Susanna Lissek works on new 3D in vitro models to study early disseminated prostate cancer cells

2019-10-29T13:18:58+00:00May 20th 2019|

by Susanna Lissek, Miodrag Guzvic and Christoph Klein (University Regensburg)

Susanna M. Lissek recently started as PhD student in the lab of Dr. Miodrag Guzvic and Prof. Christoph Klein (Experimental Medicine and Therapies at the University Regensburg) with the goal to establish an in vitro model to study the interaction between the bone marrow niches and early disseminated prostate cancer cells.

“I always wanted to do cancer research, but with a special focus on the establishment of new in vitro models. I think the development of new 3D in vitro models is extremely important to simulate as close as possible the complex microenvironment of a human body. I therefore prefer working with patient-derived samples for my studies, rather than immortalized cell lines. Fortunately, our lab closely collaborates with clinicians, which allows us to do research ‘close to the patient’” Susanna said, when asked why she is doing her PhD in Regensburg.

Disseminated prostate cancer cells spread to distant sites before excision of the primary tumor. These cells home to the bone microenvironment where they can stay dormant for many years before reactivating and forming metastases. By simulating the bone microenvironment in vitro, our project aims to identify factors responsible for the progression of an early-disseminated cancer cell into a colony-forming metastatic cell.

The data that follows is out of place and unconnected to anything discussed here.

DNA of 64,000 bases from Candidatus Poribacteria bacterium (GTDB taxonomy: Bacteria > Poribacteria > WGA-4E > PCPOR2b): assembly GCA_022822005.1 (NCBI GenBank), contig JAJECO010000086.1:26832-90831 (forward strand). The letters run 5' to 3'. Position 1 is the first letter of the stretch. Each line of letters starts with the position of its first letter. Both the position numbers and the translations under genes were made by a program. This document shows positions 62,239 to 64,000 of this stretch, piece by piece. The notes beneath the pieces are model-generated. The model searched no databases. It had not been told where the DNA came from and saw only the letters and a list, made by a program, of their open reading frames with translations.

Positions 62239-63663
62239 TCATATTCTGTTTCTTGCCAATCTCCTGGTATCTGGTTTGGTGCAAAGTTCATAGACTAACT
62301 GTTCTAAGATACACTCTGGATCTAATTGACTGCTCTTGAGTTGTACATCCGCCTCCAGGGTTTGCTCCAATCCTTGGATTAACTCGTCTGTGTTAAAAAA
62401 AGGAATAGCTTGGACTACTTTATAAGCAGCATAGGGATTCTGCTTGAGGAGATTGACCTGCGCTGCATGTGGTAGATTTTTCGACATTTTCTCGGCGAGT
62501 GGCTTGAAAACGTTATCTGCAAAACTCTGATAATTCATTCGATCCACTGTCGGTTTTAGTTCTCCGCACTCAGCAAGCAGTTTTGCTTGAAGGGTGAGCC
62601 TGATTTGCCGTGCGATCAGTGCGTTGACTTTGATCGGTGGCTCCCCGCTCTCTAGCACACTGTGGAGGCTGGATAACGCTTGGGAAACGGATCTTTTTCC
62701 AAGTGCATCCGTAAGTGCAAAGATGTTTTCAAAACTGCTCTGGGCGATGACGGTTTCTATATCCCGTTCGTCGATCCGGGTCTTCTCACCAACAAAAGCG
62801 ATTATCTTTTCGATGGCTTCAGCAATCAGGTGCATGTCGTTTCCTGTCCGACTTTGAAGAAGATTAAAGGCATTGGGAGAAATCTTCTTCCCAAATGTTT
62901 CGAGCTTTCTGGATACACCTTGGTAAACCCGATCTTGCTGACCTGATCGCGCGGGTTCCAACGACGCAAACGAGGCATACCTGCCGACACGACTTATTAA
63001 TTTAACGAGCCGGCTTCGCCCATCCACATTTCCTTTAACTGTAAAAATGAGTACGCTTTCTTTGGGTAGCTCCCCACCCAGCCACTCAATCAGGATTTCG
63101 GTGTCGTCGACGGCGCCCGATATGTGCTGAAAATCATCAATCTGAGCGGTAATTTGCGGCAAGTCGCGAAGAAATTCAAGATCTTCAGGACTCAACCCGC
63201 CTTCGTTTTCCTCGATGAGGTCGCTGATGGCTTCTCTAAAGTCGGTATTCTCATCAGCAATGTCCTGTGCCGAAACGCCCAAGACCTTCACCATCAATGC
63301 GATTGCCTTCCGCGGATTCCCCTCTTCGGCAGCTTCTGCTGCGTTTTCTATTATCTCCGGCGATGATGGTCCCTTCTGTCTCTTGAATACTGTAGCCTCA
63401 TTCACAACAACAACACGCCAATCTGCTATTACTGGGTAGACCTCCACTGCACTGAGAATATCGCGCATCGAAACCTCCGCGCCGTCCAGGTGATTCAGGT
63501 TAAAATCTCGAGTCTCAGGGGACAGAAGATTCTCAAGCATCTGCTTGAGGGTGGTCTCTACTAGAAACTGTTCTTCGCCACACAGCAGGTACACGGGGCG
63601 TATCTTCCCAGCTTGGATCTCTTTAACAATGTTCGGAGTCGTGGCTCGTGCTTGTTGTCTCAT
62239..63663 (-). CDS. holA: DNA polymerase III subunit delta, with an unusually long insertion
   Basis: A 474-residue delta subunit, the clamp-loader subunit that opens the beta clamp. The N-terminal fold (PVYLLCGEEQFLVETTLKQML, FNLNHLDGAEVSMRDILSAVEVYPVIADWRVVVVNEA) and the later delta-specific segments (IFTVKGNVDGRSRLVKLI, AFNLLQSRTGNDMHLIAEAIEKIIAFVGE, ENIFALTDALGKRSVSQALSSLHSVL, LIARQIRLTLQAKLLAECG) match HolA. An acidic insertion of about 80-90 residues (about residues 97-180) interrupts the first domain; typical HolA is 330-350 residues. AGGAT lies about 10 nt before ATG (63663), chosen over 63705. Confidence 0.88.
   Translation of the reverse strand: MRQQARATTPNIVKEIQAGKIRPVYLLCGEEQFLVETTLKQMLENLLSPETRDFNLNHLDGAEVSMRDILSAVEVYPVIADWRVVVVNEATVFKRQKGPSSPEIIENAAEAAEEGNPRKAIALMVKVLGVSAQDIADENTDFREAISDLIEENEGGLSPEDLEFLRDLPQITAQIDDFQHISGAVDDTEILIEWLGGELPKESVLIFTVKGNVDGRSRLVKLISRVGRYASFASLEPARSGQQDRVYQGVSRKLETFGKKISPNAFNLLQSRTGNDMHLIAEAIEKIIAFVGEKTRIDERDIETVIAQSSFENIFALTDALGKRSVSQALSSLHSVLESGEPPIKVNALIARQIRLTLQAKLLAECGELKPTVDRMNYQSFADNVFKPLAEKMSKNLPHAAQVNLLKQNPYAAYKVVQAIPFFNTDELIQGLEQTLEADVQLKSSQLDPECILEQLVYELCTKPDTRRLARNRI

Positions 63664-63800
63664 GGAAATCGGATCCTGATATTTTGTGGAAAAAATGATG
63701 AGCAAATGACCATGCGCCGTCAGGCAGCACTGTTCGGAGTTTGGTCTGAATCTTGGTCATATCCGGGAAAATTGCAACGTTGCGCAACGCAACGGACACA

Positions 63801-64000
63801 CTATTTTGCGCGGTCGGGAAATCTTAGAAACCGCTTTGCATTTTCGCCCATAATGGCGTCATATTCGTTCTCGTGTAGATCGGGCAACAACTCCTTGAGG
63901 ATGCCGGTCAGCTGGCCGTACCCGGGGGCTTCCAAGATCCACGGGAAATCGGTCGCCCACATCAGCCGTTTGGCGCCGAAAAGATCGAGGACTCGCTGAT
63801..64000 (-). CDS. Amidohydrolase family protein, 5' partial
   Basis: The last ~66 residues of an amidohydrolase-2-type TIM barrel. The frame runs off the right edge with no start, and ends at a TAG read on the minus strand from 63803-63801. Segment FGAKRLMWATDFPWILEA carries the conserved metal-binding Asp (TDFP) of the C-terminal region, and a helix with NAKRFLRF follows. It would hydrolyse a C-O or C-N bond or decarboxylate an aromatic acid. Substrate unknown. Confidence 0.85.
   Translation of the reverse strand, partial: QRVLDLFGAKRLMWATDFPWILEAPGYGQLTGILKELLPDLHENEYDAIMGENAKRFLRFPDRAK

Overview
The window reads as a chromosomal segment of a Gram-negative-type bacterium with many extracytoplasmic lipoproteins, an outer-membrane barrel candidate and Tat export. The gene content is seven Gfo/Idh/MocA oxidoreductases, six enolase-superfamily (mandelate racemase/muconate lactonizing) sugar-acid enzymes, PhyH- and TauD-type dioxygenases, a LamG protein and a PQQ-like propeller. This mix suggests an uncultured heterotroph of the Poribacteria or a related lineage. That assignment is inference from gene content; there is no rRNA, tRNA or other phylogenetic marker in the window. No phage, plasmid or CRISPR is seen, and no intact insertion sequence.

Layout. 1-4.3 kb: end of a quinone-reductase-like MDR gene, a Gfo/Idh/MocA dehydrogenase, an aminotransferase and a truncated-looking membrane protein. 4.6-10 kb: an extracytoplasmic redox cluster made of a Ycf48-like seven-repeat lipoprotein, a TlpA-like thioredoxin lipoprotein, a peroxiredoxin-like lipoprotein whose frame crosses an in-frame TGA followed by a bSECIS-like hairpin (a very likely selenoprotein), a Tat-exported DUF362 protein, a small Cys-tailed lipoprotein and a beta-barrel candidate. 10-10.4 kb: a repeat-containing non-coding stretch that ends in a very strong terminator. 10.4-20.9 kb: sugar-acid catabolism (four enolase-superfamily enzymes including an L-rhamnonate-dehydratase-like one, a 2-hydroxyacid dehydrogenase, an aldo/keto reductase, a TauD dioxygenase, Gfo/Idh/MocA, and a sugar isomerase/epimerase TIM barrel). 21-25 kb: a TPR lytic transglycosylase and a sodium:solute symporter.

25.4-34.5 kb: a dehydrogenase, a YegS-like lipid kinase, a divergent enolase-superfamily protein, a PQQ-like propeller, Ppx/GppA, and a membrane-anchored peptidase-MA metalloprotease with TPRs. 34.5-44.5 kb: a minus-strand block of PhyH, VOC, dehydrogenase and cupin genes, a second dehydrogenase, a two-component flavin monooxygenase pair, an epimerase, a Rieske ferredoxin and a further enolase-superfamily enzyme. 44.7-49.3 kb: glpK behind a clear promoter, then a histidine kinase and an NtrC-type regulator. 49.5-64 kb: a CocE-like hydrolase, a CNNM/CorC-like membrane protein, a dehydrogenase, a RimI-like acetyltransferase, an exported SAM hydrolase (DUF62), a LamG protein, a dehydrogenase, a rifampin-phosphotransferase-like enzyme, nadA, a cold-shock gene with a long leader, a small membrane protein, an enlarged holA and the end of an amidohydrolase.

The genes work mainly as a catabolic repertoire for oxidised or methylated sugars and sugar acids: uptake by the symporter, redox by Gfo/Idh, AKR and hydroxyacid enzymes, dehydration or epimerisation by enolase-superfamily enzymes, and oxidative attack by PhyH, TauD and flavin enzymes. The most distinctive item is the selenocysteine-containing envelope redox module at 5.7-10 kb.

As cooperation and exchange with other scientific groups is important for a successful project, Susanna had the chance to visit the Netherlands. There, she learned the in vitro 3D bone marrow niche-model recently developed by Dr. Maaike Braham in the lab of Prof. Jacqueline Alblas at the UMC Utrecht.

“It was extremely helpful to learn firsthand from the person who developed the model and not only by reading the publication. The next step is to adapt this model for the cultivation of early-disseminated prostate cancer cells. Further processing bone marrow samples from prostate cancer patients allows us to screen for those rare cells”, explained Susanna.

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